The hope is that pooling all the Medicaid recipients can lead to better deals. Under federal law, state Medicaid programs already get a rebate of at least 23 percent for prescription drugs. But many states, including California, negotiate for additional discounts.
Several states already do what California has proposed, “carving out” some portion of their drug benefits and directly negotiating with manufacturers rather than allow their managed care plans to do so, according to the Kaiser Family Foundation.
“I think it’s an example of what states can do now, under current law,” said Edwin Park, a research professor at the Georgetown Center for Children and Families.
But simply banding together won’t solve every problem.
“Lowering drug prices requires some kind of negotiated leverage over drug manufacturers, and generally the way you get that leverage is through the ability to say no to a particular drug,” said Larry Levitt, the senior vice president for health reform at the Kaiser Family Foundation. But Medicaid is required to cover nearly every drug, he said, so “that’s very difficult to do.”
Medicaid programs, including in California, have instead imposed restrictions on certain drugs — such as requiring prior approval, or that another drug be tried first — to negotiate additional discounts. Massachusetts recently applied to the federal government for permission to limit the number of drugs its Medicaid program covers, but its request was denied.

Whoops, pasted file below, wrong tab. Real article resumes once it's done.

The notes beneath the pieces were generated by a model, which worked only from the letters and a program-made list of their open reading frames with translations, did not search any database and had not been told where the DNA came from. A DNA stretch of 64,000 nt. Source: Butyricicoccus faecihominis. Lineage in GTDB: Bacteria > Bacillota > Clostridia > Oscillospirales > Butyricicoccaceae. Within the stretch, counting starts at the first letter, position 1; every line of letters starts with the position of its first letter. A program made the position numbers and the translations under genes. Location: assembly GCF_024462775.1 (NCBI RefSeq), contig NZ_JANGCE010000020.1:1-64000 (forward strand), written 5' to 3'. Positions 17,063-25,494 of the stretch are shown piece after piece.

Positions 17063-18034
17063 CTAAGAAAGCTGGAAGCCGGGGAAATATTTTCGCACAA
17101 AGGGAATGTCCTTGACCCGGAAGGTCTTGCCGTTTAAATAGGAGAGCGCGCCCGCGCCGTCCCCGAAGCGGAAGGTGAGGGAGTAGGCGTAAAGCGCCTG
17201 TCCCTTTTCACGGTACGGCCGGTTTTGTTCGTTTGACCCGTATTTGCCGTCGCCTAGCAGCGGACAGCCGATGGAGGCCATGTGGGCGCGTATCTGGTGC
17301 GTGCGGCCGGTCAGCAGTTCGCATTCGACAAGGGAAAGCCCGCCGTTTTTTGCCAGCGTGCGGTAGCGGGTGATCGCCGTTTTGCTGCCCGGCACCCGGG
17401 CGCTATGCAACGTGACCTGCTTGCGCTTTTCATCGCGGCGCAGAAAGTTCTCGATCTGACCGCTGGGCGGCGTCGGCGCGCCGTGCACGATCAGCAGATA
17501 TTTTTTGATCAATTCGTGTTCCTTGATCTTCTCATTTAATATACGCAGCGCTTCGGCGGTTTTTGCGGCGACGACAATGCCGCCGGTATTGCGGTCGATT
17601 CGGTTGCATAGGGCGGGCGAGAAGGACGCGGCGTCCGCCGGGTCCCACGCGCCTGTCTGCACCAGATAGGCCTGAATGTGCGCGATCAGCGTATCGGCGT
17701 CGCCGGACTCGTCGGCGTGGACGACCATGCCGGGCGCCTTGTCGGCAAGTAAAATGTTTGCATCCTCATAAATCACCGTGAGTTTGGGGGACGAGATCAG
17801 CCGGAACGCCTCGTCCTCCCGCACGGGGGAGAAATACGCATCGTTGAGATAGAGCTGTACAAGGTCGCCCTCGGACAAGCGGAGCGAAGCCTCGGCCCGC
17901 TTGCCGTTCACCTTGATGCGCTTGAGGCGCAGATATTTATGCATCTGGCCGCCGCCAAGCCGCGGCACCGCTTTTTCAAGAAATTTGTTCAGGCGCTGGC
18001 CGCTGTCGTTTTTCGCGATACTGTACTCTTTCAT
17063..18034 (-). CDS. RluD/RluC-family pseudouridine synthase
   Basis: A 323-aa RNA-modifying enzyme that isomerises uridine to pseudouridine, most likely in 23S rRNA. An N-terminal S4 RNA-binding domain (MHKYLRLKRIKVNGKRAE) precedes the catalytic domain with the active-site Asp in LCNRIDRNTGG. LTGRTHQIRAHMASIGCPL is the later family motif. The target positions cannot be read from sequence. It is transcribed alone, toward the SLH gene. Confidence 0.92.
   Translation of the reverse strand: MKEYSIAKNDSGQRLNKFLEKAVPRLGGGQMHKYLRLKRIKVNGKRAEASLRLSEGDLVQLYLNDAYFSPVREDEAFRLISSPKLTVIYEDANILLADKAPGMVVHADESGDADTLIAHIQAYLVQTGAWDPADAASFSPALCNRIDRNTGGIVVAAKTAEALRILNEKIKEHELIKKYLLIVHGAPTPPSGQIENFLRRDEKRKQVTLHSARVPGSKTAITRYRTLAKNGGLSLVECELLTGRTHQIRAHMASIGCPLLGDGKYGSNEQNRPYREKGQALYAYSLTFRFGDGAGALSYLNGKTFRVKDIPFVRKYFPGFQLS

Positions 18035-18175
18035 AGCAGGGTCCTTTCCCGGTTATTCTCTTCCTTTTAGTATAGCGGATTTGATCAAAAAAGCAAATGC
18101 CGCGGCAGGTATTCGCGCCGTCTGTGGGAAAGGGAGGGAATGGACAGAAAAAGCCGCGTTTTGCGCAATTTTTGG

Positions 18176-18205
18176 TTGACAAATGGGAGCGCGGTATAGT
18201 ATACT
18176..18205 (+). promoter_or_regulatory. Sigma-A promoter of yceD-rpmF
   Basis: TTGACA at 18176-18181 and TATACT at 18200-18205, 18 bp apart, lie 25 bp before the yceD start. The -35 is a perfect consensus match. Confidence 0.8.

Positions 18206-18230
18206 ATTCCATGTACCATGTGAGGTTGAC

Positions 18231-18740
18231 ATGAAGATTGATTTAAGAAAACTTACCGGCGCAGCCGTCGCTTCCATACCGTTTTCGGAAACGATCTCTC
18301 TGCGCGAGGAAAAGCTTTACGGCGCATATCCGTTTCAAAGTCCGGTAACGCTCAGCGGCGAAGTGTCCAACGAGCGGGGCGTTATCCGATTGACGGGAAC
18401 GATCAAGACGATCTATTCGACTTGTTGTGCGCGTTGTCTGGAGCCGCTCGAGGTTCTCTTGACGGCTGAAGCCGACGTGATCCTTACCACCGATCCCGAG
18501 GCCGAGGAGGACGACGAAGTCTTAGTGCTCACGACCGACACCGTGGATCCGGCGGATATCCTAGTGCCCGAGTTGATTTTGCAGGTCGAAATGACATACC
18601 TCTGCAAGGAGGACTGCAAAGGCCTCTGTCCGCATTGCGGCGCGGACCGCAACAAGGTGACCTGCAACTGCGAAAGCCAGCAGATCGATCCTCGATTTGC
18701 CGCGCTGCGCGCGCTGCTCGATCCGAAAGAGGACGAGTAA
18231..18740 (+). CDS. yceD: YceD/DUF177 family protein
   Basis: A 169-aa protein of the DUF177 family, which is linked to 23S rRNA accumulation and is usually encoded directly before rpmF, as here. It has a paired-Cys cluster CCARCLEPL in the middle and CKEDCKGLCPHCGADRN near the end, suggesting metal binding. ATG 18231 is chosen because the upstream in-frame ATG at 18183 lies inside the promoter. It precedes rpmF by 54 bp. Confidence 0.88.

Nathan Click, a spokesman for Mr. Newsom, said that while the details were still being worked out, the plan could save up to $150 million in its first year and as much as $250 million in later years.
Mr. Newsom’s executive order also directs the state to study how California’s disparate agencies, including those that pay state employees or buy drugs for prisoners, could negotiate jointly. It also orders officials to develop a plan for how private insurers and employers could benefit from the bulk purchasing deals negotiated by the state. That would require legislative approval, Mr. Click said.